School teachers’ pay 2022 to 2023 and 2023 to 2024

All the information you will need in relation to school teachers’ pay across 2022 to 2023 and 2023 to 2024. The LGA provides the secretariat for National Employers Organisation for School Teachers (NEOST).


The Government published the School Teachers Review Body (STRB) remit, covering a two year pay award period, late on 17 December 2021. 

The two-year pay award is being considered within the context of the Government's aim to deliver its manifesto commitment to introduce a starting salary of £30,000 outside of the London areas by the end of this Parliament, alongside the recently announced update to the education sector settlement in the Comprehensive Spending Review.

The STRB have been asked to look at a 'significant, but sustainable' increase in pay for experienced teachers with the aim of 'moving towards a relatively flatter pay progression structure'.

STRB remit and NEOST evidence for teachers’ pay 2022 to 2023 and 2023 to 2024

The following is the written submission from NEOST, together with the appendices referred to in the main submission.

Headlines of NEOST written response to STRB on teachers’ pay 2022 to 2023 and 2023 to 2024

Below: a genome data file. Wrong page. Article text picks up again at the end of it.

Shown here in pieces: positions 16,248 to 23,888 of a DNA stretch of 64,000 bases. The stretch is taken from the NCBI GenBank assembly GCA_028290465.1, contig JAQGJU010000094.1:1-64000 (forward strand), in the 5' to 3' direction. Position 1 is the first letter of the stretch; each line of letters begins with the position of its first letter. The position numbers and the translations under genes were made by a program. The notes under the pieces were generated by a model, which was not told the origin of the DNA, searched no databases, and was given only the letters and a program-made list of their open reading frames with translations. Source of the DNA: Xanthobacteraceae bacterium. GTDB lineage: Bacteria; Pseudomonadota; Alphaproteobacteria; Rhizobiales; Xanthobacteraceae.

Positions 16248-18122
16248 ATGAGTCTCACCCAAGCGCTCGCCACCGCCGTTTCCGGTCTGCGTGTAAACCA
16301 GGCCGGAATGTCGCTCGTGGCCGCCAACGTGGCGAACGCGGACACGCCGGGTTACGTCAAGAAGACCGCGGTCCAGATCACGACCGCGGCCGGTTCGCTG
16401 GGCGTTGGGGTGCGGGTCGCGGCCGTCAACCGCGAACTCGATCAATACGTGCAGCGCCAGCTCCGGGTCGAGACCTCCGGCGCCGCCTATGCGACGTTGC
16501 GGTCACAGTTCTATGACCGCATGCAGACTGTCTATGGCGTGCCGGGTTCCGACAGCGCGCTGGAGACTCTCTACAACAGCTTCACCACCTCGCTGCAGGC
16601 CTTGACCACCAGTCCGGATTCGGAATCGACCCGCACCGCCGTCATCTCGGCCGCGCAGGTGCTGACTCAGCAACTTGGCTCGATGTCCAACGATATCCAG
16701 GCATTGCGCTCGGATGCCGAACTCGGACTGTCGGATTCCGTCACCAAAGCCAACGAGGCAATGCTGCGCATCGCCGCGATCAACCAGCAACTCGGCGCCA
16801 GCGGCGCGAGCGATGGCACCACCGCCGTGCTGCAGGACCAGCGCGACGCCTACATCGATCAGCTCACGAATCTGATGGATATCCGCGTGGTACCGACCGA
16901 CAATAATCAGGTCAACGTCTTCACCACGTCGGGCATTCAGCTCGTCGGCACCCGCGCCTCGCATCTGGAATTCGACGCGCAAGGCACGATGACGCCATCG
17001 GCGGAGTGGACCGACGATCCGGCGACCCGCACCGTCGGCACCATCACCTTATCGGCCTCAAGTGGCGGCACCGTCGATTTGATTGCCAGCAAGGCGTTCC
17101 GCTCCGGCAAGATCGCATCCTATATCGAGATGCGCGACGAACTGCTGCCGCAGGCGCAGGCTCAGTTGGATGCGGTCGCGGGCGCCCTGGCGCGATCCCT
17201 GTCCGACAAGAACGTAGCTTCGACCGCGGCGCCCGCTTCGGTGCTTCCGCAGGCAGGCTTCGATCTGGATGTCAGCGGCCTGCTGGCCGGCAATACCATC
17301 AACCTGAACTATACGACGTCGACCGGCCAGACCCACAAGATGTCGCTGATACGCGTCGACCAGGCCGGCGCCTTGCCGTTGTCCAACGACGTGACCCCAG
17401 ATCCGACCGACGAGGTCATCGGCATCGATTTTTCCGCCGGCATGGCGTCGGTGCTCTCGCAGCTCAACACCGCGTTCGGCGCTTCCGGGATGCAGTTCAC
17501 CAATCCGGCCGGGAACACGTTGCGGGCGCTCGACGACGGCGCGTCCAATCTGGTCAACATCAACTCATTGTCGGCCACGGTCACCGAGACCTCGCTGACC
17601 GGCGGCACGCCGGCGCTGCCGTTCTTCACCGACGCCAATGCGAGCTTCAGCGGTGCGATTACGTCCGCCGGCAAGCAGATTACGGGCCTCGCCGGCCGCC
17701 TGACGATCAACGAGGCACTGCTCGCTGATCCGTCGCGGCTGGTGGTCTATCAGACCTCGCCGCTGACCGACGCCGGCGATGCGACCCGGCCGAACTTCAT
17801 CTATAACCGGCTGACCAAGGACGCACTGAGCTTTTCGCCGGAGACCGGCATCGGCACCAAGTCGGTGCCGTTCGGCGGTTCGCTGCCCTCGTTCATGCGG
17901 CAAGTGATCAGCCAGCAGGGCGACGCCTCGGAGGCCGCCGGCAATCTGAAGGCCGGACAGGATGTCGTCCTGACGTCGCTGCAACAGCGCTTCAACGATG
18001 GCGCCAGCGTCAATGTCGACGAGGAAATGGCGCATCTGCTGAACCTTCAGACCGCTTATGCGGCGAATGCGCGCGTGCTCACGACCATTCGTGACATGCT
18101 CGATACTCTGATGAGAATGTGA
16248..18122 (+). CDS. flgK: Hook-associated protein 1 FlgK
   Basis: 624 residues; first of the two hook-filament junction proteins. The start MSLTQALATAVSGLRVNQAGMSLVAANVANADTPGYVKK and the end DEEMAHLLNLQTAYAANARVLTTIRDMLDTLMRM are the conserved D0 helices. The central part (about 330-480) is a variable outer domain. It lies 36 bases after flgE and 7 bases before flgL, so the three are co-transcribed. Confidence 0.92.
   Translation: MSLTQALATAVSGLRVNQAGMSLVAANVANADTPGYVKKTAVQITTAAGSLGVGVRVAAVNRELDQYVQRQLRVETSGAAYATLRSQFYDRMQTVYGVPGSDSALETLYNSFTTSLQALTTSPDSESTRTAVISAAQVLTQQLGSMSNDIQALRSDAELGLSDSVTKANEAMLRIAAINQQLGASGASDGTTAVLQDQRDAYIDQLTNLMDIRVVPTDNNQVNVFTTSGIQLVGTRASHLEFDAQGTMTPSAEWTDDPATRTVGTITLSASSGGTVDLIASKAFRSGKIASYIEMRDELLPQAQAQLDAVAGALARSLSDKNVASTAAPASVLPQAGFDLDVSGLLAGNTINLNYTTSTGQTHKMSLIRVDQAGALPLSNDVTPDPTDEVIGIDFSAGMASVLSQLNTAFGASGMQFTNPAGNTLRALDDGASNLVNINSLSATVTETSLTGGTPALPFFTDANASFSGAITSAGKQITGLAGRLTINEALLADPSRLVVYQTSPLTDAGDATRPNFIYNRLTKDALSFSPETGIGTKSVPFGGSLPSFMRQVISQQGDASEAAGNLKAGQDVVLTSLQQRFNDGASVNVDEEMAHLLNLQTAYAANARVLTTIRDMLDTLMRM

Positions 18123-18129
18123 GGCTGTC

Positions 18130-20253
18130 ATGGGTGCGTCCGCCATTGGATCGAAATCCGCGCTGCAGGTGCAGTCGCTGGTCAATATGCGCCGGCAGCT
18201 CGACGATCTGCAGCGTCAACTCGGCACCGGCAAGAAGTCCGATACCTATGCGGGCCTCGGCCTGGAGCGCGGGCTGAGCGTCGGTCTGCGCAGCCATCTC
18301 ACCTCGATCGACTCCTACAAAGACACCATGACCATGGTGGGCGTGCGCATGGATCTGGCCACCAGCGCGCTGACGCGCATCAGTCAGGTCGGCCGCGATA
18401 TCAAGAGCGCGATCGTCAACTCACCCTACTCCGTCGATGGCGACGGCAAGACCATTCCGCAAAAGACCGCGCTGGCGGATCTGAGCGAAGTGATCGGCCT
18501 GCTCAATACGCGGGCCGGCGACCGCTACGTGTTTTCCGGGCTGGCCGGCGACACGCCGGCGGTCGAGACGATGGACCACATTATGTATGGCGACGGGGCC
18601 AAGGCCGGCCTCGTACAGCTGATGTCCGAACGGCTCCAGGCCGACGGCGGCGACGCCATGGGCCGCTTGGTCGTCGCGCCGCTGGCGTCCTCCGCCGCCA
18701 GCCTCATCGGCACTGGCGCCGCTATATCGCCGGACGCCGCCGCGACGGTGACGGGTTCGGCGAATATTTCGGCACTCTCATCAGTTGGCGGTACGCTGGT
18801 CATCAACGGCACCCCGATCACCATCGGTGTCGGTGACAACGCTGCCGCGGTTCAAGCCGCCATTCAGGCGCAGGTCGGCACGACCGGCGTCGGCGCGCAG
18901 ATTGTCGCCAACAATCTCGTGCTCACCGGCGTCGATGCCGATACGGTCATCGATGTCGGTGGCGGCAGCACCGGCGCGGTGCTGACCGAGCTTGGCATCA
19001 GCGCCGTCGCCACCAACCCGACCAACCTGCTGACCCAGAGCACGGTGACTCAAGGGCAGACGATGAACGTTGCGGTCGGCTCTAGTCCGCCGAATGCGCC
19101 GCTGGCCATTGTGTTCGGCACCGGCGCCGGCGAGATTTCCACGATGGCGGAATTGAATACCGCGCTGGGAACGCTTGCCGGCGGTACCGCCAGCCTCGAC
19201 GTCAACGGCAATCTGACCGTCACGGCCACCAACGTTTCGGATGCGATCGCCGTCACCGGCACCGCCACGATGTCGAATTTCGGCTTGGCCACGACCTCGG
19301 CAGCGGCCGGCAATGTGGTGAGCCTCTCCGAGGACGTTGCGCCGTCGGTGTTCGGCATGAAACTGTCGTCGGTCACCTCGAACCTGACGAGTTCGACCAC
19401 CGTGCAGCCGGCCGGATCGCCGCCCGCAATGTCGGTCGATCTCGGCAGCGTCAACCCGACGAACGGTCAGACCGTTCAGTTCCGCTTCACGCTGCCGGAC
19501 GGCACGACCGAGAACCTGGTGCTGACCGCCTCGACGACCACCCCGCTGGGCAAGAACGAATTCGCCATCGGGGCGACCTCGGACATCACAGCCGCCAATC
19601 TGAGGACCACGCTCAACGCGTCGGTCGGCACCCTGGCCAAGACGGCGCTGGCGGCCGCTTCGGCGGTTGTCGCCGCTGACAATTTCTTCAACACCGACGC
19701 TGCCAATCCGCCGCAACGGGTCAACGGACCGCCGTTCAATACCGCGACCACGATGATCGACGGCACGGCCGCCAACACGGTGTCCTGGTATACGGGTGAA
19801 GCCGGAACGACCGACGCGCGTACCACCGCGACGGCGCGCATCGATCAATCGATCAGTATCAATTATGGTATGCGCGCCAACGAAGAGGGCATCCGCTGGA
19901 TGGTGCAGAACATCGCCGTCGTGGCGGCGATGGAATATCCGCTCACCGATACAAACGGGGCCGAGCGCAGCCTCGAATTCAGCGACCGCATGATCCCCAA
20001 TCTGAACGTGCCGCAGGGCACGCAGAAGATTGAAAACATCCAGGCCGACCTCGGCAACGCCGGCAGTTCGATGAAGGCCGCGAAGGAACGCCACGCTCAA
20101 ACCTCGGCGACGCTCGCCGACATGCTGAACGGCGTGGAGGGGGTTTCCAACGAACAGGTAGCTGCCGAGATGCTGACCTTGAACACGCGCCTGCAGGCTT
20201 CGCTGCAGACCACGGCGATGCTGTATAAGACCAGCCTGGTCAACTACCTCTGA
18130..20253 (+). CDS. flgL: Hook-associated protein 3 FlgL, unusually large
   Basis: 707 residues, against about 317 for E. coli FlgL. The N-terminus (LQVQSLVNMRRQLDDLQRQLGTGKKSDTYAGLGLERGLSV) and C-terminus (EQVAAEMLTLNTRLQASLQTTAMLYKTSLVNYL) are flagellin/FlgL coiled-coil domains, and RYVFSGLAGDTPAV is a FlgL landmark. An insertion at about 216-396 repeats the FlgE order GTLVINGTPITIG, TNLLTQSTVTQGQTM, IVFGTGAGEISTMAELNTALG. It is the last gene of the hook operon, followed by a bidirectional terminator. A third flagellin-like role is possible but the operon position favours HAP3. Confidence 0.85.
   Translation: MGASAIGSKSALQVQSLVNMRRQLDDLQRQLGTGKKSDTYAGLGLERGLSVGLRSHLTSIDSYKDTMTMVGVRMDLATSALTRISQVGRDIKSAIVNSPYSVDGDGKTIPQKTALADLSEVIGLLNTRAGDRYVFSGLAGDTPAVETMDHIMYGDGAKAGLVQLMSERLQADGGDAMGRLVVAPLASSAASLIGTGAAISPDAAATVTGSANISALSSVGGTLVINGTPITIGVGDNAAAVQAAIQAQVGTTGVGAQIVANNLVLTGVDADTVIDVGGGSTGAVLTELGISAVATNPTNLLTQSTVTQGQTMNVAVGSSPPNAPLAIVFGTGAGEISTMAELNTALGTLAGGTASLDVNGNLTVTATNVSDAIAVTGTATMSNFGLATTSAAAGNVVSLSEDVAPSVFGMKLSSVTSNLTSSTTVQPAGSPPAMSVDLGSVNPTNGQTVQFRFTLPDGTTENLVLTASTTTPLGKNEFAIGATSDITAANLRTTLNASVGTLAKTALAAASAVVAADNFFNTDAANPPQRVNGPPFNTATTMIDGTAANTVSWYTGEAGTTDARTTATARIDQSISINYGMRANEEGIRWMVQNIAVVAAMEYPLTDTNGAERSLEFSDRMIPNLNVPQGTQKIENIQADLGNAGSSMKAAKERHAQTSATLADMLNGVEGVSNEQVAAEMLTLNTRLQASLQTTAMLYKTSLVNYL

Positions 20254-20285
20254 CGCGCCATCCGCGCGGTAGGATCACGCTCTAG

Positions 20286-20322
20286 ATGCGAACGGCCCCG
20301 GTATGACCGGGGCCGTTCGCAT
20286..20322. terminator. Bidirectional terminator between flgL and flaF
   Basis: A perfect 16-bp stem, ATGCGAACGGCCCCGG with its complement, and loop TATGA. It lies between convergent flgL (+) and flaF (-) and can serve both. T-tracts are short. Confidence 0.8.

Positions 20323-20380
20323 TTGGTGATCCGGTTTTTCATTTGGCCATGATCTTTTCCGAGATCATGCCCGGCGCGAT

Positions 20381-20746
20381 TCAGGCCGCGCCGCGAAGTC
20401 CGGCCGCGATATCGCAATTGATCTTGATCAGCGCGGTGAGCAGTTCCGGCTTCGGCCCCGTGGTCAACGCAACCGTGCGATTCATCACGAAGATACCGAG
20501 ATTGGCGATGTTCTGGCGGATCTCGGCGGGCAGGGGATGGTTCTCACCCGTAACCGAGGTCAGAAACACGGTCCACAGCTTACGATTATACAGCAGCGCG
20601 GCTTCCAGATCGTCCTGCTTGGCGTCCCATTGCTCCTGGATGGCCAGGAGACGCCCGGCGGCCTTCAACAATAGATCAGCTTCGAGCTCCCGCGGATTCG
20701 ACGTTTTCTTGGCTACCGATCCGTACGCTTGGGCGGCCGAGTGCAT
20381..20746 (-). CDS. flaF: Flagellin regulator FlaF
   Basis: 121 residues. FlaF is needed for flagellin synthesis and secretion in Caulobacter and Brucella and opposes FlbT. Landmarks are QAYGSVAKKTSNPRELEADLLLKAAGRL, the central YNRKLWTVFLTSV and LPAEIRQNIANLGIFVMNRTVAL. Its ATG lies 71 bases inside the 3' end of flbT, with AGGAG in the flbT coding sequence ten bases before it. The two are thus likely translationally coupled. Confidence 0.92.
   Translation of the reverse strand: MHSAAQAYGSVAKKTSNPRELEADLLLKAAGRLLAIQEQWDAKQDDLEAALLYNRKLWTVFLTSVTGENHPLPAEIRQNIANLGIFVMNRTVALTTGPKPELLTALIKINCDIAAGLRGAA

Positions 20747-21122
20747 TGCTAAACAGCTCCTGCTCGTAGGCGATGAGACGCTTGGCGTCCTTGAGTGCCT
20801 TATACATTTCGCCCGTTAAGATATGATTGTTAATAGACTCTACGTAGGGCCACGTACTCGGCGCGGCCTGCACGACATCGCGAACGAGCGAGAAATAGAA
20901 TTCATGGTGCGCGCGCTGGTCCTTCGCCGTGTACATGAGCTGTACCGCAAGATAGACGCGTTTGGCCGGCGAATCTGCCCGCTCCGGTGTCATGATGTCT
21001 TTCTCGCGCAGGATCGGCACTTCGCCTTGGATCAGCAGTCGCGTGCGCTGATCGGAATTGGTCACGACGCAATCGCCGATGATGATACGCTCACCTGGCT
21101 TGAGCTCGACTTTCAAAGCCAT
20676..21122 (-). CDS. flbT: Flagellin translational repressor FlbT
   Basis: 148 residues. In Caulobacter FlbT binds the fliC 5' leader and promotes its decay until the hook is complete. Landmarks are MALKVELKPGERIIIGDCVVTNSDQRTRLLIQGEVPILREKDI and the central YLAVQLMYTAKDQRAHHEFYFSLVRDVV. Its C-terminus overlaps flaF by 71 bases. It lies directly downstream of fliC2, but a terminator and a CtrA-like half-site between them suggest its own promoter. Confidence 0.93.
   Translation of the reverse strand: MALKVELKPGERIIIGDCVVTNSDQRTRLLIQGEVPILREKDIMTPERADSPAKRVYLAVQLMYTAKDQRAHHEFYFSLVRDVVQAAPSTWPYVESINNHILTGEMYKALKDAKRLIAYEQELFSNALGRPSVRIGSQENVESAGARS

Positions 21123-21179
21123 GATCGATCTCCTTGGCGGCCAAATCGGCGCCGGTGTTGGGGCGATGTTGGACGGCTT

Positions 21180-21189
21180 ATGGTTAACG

The key NEOST's headlines to the STRB's call for evidence relating to the Government's published remit for the 32nd report is as follows, that:

  • NEOST is pleased that the Government committed a further £4.7 billion in the Comprehensive Spending Review 2021 (CSR 21) to the core schools’ budget.
  • We support the Government’s proposed two year pay award period, as this will provide some additional certainty on the level of pay awards for 2023/24, supporting the anticipated recruitment and retention of good teachers and school leaders and assisting financial and workforce planning.
  • NEOST supports the Government’s continued commitment to establish a future starting salary for teachers of £30,000 alongside ‘significant, but sustainable increases in pay for experienced teachers’. However, NEOST continues to hold the view that this policy should be seen in a wider context, to support the sufficient future supply and retention of all teachers and school leaders by ensuring an equal ‘cost of living’ increase for all teachers and school leaders.
  • Noting that pay bill is one of the highest demands on overall school budgets and noting that not all schools are in the same financial position, we continue to argue that adequate funding is needed to ensure these pay awards are possible for all schools. The majority of local authorities (LA) and maintained schools indicated in our survey that the likely pay award will have a significant to moderate impact on their budgets. 
  • Without adequate funding to cover continued cost pressures and any existing budget deficits, some schools will have to make savings elsewhere, potentially, exacerbating recruitment and retention difficulties through increased workload pressure. 
  • NEOST asks that any proposed changes to the ‘future operation of the pay framework’ allow adequate time to enable employers to effectively consult, plan, cost and implement.